Medicare Part D is offered by private insurance companies and approved by Medicare for eligible recipients. Individuals on Medicare are eligible for prescription drug coverage under a Part D Medicare plan if they are signed up for benefits under Medicare Part A and/or Part B.
How Do I Get Medicare Prescription Drug Plans?
- An individual can purchase it as a stand-alone Medicare Prescription Drug plan (also know as PDP). Most people who purchase a stand-alone drug plan typically purchase it with a Medicare Supplement plan , which does not include the drug coverage. The two are purchased separately.
- An Individual can get a Medicare Part D plan through purchasing a Medicare Advantage Plan Part C (also known as an MA-PD plan).
The costs for Part D Medicare will vary amongst which private companies’ plan you choose and what kind of drug are covered.
How do I know if my drugs are covered?
Each Medicare Prescription Drug plan has its own list of covered drugs known as a formulary. The formulary is first organized by category or class of drug. The formulary is then divided up even further into tiers, for each prescription drug. The tier ultimately determines what an individuals co-pay or cost sharing amount will be for that particular drug.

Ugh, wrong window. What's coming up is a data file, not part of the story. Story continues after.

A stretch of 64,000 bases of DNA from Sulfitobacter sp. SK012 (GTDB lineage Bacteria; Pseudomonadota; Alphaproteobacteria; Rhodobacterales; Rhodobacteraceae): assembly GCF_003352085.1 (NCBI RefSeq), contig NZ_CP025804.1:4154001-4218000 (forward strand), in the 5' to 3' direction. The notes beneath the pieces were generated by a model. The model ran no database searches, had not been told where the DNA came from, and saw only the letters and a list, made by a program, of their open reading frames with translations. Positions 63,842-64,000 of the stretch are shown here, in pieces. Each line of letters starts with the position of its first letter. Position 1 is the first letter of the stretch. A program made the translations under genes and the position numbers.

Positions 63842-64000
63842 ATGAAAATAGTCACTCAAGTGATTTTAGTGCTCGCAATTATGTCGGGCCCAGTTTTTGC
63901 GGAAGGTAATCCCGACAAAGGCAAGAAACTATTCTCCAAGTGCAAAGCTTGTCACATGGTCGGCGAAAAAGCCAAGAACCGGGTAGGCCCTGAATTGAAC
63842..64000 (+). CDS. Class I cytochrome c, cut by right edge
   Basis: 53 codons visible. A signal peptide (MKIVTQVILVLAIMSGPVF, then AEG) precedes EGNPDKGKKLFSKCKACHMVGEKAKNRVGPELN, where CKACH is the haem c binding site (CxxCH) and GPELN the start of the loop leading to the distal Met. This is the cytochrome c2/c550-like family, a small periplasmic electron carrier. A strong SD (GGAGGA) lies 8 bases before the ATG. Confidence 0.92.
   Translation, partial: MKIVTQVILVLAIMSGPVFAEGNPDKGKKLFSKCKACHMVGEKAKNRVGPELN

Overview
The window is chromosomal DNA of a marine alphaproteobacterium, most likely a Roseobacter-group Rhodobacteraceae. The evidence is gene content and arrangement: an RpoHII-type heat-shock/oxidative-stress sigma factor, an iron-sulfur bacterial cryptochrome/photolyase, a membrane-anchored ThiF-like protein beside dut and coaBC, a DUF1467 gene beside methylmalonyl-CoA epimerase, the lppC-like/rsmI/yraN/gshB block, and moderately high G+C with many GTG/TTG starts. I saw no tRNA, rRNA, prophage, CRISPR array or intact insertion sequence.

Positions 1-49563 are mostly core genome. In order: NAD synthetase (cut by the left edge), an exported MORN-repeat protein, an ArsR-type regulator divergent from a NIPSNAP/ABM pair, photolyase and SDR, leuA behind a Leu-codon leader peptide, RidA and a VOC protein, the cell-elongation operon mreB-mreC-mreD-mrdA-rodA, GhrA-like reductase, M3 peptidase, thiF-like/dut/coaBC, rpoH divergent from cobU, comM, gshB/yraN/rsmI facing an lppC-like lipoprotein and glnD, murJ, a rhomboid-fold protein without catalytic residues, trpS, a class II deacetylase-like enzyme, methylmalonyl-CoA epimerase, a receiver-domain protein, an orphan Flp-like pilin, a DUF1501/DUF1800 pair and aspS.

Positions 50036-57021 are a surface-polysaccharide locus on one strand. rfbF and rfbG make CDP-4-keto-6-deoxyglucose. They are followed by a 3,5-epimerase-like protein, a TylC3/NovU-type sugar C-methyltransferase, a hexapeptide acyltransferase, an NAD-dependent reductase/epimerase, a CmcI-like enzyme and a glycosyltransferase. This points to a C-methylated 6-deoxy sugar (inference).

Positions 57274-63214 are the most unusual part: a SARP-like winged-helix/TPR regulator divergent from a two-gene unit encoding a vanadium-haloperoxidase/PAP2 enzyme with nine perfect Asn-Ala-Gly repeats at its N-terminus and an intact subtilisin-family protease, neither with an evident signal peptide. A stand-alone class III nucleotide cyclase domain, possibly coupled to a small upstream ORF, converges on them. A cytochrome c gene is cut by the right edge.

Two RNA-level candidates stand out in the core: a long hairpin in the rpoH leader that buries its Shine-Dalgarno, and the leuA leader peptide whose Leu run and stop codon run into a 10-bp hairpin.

Typically the private insurance companies will categorize the drugs offered into 5 different tiers
Tier 1 will most likely be a generic drug with the lowest copay while a Tier 5 will be a brand name medication with the highest copay. Each company also has partnerships with in-network pharmacies that will offer you better copays than going to an out-of-network pharmacy.
In addition each private insurance company will utilize a mail order service that will always be considered an in-network pharmacy that will also sometimes gives you a 3 month supply of medication for 2 months copay.
The licensed agents at Plan Medicare use a proprietary set of tools that can quickly look up a recipient’s prescription drug coverage and compare the copay amounts for each private insurance company. We can also determine what an individual’s annual out of pocket costs will be, including plan premiums, co-pays and cost sharing amounts.
We can compare all drug plans offered within a particular U.S. state side by side, to determine the most cost effective option for each individual. So, it’s important for individuals to truly evaluate the landscape to find the most cost effective Medicare Part D Plan.